WHAT YOU DON’T KNOW BECAUSE YOU’RE NOT ME
With about 24 hours notice, I was asked to “teach” an after school program at my kids’ school. I put “teach” in quotes because the class was called Running and it was for first t graders. I agreed, as long as my fourth grade twins could be considered my “teaching assistants.” (They think they are teaching the class.) I did not get any help with curriculum but the after-school coordinator told me all the parents expect is that their children come home a little tired and hopefully uninjured. OK.
On the first day of class, I brought my latest finishers medal from the NYC Marathon. I thought it was give me some credentials. It went beyond that. They passed it around like it was an artifact from King Tut’s tomb. They thought I won the race. “No, no,” I explained, “you get this for finishing. All you have to do is try your best and get to the finish line and you get a medal.” I spontaneously added that everybody will get a medal when they do their best in this class.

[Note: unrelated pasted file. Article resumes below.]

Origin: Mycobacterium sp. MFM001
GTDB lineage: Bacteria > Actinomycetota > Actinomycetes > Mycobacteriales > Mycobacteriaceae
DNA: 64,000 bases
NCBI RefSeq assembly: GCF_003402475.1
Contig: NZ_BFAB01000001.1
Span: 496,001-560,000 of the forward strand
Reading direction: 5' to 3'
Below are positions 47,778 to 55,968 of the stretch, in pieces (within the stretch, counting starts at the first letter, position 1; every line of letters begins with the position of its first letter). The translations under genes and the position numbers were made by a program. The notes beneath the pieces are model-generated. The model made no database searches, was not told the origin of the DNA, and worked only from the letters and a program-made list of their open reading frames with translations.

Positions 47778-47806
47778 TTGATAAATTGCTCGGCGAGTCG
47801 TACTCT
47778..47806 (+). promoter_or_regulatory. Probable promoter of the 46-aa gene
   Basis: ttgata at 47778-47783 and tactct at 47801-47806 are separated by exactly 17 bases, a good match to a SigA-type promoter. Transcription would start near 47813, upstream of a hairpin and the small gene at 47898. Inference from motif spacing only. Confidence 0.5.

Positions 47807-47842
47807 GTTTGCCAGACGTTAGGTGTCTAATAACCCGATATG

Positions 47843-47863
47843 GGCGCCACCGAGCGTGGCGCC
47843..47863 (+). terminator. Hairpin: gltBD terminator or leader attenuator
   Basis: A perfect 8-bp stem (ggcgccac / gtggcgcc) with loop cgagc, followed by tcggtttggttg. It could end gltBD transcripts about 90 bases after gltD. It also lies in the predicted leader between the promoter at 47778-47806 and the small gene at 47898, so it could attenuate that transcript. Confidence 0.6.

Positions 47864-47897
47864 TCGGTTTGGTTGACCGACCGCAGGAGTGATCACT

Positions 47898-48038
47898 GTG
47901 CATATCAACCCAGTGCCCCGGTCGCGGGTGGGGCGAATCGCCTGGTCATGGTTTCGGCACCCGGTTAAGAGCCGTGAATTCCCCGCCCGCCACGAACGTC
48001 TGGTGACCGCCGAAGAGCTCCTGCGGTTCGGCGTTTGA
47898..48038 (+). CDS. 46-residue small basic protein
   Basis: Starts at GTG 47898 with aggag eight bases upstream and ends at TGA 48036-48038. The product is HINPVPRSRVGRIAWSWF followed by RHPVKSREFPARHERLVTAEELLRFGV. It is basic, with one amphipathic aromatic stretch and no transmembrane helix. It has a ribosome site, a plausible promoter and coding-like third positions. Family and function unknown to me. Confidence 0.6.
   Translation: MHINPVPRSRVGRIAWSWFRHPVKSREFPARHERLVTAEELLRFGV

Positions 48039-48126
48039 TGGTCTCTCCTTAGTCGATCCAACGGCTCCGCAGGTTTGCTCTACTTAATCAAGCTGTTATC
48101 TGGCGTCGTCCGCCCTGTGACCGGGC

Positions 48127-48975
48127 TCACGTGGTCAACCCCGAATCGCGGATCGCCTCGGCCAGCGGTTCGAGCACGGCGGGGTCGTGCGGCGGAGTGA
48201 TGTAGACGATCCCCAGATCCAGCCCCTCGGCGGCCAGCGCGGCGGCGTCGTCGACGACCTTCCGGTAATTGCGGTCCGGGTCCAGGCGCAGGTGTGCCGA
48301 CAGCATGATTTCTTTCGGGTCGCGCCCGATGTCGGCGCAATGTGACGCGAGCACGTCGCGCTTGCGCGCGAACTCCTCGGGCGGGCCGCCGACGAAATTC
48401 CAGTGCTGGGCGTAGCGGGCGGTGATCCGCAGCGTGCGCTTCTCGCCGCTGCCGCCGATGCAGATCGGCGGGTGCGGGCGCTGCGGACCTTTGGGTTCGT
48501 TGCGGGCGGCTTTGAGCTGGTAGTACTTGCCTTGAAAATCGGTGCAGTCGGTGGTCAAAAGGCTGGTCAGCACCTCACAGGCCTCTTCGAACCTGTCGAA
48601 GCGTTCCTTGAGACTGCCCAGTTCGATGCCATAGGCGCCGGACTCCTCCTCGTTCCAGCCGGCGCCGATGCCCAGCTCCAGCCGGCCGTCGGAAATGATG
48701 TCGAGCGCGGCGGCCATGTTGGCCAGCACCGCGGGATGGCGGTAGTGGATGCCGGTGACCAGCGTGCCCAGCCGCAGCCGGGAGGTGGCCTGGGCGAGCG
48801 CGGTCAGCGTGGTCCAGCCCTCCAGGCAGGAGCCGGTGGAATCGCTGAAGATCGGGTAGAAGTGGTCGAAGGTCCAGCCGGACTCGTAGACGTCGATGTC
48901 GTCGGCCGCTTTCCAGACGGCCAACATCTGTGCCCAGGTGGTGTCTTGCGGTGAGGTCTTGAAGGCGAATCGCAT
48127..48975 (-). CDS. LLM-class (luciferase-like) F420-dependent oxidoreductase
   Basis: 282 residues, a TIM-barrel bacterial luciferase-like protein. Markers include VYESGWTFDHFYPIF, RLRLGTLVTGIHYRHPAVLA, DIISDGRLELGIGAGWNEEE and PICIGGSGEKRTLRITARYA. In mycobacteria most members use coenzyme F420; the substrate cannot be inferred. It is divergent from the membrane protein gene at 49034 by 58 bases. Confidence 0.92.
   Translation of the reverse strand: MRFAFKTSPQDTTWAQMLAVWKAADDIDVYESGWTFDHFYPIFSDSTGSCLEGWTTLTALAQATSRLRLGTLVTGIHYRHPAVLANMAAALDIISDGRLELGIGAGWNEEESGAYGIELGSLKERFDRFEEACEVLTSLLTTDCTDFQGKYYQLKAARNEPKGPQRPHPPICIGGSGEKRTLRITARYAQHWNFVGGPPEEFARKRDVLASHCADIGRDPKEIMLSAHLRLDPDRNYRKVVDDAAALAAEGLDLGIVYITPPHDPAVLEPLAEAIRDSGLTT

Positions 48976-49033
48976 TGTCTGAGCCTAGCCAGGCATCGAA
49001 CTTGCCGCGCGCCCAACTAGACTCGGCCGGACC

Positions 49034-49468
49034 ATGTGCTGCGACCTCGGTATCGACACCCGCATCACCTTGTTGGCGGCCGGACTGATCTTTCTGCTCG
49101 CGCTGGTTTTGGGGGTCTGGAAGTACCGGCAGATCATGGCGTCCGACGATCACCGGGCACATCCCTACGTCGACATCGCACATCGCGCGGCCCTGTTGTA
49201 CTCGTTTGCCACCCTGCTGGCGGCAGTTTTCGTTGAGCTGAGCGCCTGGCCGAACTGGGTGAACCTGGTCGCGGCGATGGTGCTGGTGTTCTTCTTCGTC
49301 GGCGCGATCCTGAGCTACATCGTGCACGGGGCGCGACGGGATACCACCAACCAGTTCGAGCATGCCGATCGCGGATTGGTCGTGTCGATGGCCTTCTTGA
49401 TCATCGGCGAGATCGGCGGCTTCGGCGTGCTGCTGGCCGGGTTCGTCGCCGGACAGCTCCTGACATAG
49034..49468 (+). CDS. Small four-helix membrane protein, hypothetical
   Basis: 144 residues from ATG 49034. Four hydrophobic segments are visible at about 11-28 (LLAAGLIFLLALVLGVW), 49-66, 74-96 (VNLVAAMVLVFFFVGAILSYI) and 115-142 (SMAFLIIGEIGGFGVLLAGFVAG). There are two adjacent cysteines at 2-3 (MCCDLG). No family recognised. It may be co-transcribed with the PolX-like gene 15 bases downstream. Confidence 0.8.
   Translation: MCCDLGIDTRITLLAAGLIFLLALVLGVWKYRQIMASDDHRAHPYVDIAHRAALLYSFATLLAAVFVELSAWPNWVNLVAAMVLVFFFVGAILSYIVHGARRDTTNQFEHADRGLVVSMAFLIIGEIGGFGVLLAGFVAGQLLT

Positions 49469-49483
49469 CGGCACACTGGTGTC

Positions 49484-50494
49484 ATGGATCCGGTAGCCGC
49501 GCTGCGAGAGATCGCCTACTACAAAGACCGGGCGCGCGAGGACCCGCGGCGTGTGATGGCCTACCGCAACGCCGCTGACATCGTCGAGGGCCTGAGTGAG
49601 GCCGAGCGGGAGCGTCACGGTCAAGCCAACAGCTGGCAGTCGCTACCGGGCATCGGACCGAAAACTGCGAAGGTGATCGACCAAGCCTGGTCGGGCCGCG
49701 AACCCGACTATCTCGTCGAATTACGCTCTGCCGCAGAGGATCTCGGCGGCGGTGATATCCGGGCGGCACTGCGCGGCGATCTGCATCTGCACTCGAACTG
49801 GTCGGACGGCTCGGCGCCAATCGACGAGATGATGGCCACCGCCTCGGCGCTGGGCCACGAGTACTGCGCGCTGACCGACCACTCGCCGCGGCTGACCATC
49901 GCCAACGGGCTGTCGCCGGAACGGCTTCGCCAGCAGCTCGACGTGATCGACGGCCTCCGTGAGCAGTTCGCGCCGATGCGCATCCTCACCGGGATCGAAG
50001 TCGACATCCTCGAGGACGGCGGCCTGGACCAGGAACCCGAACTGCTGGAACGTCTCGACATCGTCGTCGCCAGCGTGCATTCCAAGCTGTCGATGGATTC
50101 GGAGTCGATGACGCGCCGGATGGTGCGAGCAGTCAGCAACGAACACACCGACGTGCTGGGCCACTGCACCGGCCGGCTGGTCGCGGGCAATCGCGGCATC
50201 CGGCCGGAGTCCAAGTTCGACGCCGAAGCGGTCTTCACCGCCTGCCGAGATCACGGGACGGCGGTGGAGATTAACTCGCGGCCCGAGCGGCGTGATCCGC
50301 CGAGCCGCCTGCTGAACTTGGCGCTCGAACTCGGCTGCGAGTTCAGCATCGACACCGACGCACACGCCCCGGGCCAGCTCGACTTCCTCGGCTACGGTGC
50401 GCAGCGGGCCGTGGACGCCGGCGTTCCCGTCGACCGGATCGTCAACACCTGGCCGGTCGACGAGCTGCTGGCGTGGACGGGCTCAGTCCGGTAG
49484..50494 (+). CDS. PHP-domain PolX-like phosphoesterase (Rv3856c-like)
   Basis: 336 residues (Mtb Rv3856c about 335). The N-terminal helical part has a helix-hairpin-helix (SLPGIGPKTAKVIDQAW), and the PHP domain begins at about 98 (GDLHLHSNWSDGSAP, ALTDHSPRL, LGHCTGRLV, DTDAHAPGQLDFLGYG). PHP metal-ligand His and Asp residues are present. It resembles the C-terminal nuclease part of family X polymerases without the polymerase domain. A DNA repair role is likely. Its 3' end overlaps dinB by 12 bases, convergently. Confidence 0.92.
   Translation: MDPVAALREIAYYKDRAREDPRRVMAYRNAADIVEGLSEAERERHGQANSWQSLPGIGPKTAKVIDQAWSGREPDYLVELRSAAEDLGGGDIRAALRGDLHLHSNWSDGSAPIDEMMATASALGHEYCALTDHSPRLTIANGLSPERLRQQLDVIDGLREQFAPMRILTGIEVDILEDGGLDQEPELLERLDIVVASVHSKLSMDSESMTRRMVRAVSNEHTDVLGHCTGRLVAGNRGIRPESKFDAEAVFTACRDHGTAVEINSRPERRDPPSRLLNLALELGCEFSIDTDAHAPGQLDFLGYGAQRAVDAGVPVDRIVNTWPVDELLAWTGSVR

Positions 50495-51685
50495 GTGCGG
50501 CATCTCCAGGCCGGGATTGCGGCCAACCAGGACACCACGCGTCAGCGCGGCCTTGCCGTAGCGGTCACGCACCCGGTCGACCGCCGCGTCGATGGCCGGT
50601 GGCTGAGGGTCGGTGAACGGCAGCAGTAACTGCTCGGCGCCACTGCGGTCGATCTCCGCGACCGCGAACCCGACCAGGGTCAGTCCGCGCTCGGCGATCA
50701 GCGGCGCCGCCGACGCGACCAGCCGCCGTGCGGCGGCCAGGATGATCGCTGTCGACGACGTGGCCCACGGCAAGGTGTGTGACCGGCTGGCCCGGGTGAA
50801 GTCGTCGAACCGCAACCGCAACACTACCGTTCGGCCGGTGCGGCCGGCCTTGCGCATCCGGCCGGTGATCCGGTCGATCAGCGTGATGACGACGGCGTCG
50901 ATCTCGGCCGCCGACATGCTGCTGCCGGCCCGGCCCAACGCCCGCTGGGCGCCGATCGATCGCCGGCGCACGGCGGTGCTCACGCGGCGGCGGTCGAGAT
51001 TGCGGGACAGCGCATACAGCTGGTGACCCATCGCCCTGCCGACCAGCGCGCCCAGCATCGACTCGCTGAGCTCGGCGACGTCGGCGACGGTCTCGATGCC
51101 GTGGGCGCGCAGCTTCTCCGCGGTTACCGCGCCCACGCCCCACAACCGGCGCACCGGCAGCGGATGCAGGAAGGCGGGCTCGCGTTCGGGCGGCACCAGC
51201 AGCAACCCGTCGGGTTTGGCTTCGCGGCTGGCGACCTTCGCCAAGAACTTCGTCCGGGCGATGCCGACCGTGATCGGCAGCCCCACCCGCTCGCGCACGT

I decided to give out the medals before the last class because the kids had all just watched the Olympics. They were so excited. For the first time in eight weeks I was able to get them to stand still and be quiet. I channeled Count Jacque Rogge and spoke about the honor of sport and the glory of competition. They loved it. They all felt the Olympic Sprit as I draped the medals over their necks.
Then I shared one of my traditions. I told them they had the RIGHT to wear the medal for the rest of the day and the next day if they wanted, because they had EARNED it. The expression on their faces when they showed off their medals to their grown-ups was priceless.
But, I have a confession, dear teammates. I “borrowed” these medals from our inventory to be used at the Summer Speed Series. Lock me up.